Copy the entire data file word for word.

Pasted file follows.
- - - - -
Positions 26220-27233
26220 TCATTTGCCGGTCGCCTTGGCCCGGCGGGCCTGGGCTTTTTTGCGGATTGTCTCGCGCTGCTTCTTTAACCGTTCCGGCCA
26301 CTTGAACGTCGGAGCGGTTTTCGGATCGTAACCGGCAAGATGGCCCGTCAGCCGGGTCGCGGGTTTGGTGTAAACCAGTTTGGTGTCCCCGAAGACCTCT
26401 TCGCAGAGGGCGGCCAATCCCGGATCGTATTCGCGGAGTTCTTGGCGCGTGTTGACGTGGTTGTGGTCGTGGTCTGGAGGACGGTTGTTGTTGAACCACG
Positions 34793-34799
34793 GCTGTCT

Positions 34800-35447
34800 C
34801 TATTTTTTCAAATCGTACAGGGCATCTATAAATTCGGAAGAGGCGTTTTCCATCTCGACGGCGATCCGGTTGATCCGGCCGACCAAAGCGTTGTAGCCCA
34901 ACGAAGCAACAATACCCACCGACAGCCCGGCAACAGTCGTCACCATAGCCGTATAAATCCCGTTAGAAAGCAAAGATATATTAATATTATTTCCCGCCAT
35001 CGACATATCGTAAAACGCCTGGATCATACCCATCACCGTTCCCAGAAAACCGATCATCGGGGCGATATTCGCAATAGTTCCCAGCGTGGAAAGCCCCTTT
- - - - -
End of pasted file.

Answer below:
Positions 26220-27233
26220 TCATTTGCCGGTCGCCTTGGCCCGGCGGGCCTGGGCTTTTTTGCGGATTGTCTCGCGCTGCTTCTTTAACCGTTCCGGCCA
26301 CTTGAACGTCGGAGCGGTTTTCGGATCGTAACCGGCAAGATGGCCCGTCAGCCGGGTCGCGGGTTTGGTGTAAACCAGTTTGGTGTCCCCGAAGACCTCT
26401 TCGCAGAGGGCGGCCAATCCCGGATCGTATTCGCGGAGTTCTTGGCGCGTGTTGACGTGGTTGTGGTCGTGGTCTGGAGGACGGTTGTTGTTGAACCACG
Positions 34793-34799
34793 GCTGTCT

Positions 34800-35447
34800 C
34801 TATTTTTTCAAATCGTACAGGGCATCTATAAATTCGGAAGAGGCGTTTTCCATCTCGACGGCGATCCGGTTGATCCGGCCGACCAAAGCGTTGTAGCCCA
34901 ACGAAGCAACAATACCCACCGACAGCCCGGCAACAGTCGTCACCATAGCCGTATAAATCCCGTTAGAAAGCAAAGATATATTAATATTATTTCCCGCCAT
35001 CGACATATCGTAAAACGCCTGGATCATACCCATCACCGTTCCCAGAAAACCGATCATCGGGGCGATATTCGCAATAGTTCCCAGCGTGGAAAGCCCCTTT